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Maduro orders US diplomats to leave in 72 hours as Trump backs opposition

Jan. 24, 2019 11:42 A.M. (Updated: Jan. 27, 2019 1:09 P.M.)
BETHLEHEM (Ma'an) -- Venezuela’s Nicolas Maduro, cut diplomatic ties with the United States and ordered US diplomats to leave the country within 72 hours after the Trump administration recognized the opposition leader, Juan Guaido, as Venezuela’s interim and rightful head of state.

Venezuelans headed into uncharted political waters, on Thursday, with Guaido claiming to hold the presidency and Maduro cutting diplomatic and political ties with the US Trump administration.

The US, Canada, and a dozen countries, mostly Latin American, such as Brazil, Colombia and Argentina, announced that their support for Guaido and his claim to the presidency.

Guaido, the new leader of the opposition-controlled National Assembly, declared himself interim president before during a demonstration in Caracas, arguing that “it is the only way to end the Maduro ‘dictatorship’ in Venezuela,” referring to the country’s hyperinflationary economic collapse, which millions have fled from.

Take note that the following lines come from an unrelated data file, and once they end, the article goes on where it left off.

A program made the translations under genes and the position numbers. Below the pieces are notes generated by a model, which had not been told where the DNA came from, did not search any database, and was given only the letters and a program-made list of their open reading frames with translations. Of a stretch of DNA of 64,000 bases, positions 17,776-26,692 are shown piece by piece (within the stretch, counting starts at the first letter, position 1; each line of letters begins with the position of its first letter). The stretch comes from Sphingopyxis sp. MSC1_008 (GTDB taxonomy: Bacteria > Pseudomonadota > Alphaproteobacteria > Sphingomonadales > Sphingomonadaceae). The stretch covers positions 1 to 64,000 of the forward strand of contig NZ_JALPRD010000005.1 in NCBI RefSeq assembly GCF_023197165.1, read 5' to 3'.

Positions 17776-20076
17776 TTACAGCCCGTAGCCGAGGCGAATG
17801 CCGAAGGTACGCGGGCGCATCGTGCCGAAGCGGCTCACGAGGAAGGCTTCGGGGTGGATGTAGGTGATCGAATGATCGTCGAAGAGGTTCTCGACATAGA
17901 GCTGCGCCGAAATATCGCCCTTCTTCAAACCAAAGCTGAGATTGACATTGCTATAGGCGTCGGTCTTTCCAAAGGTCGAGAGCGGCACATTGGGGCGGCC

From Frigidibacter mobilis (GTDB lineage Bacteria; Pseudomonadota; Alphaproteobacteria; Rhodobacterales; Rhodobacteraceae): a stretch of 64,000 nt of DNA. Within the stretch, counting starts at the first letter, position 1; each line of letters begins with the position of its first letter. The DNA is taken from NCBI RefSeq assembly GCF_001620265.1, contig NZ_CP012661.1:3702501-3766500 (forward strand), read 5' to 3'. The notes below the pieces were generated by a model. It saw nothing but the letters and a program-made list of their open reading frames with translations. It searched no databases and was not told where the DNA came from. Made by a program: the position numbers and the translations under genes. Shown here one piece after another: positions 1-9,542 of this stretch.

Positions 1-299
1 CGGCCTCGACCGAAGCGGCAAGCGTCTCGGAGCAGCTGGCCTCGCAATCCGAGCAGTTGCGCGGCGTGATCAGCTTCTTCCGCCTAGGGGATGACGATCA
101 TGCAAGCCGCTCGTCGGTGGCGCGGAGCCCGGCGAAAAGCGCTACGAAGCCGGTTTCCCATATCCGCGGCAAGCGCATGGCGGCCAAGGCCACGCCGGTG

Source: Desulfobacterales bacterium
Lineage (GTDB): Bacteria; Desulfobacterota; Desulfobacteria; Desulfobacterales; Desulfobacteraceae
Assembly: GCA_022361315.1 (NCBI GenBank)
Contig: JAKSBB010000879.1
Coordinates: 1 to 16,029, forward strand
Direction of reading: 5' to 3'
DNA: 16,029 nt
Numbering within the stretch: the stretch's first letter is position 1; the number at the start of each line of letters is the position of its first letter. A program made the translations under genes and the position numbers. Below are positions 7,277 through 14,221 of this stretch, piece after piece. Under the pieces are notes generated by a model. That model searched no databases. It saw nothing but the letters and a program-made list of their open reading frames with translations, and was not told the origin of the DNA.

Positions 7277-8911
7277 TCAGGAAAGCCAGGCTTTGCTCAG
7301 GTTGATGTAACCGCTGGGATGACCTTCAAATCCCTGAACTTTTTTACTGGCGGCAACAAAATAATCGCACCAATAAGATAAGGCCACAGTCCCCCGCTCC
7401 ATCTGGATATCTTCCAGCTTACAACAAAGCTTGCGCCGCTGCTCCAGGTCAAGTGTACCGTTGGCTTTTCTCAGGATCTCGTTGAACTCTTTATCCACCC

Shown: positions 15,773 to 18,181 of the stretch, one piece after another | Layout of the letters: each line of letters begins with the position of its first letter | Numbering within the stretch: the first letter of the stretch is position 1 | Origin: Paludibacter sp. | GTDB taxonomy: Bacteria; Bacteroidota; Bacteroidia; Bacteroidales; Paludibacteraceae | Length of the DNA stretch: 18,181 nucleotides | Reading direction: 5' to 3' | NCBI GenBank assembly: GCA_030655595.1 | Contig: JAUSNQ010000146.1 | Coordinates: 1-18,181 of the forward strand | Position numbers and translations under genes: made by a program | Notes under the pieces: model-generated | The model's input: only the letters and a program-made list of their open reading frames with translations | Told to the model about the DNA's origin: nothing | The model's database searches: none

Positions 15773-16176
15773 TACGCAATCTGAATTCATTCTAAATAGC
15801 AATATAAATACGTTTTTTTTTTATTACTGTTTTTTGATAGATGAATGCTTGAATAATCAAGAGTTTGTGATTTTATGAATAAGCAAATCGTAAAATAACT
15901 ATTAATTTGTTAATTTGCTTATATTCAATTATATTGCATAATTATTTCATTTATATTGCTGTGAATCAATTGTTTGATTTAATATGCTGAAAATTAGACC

Trump promised to use the "full weight" of US economic and diplomatic power to push for the restoration of Venezuela's democracy.

Trump said in a statement, "The people of Venezuela have courageously spoken out against Maduro and his regime and demanded freedom and the rule of law."

Maduro responded by cutting diplomatic relations with the US, the biggest trading partner for the oil-exporting country, and ordering US diplomat personnel to leave Venezuela within 72 hours.

However, the US Secretary of State, Mike Pompeo, indicated the Trump administration would not follow through on Maduro’s order and called on the Venezuelan armed forces to refrain from endangering US personnel or face “appropriate actions.”

Tensions rose after the socialist leader took the oath of office for a second six-year term, earlier this month, that many in the region claim was not free or fair due to his strongest opponents being banned running for presidency.

During his campaign, Guaido, declared that the constitution gives him, as president of the congress, “the authority to take over as interim president and form a transitional government until he calls for new elections.”

On January 23rd, the anniversary of the overthrow of a previous military dictatorship in Venezuela, thousands of Venezuelans took to the streets across the country calling for an end to Maduro’s regime, which has turned the once prosperous country into an economic collapse, food shortages, and disease outbreaks.

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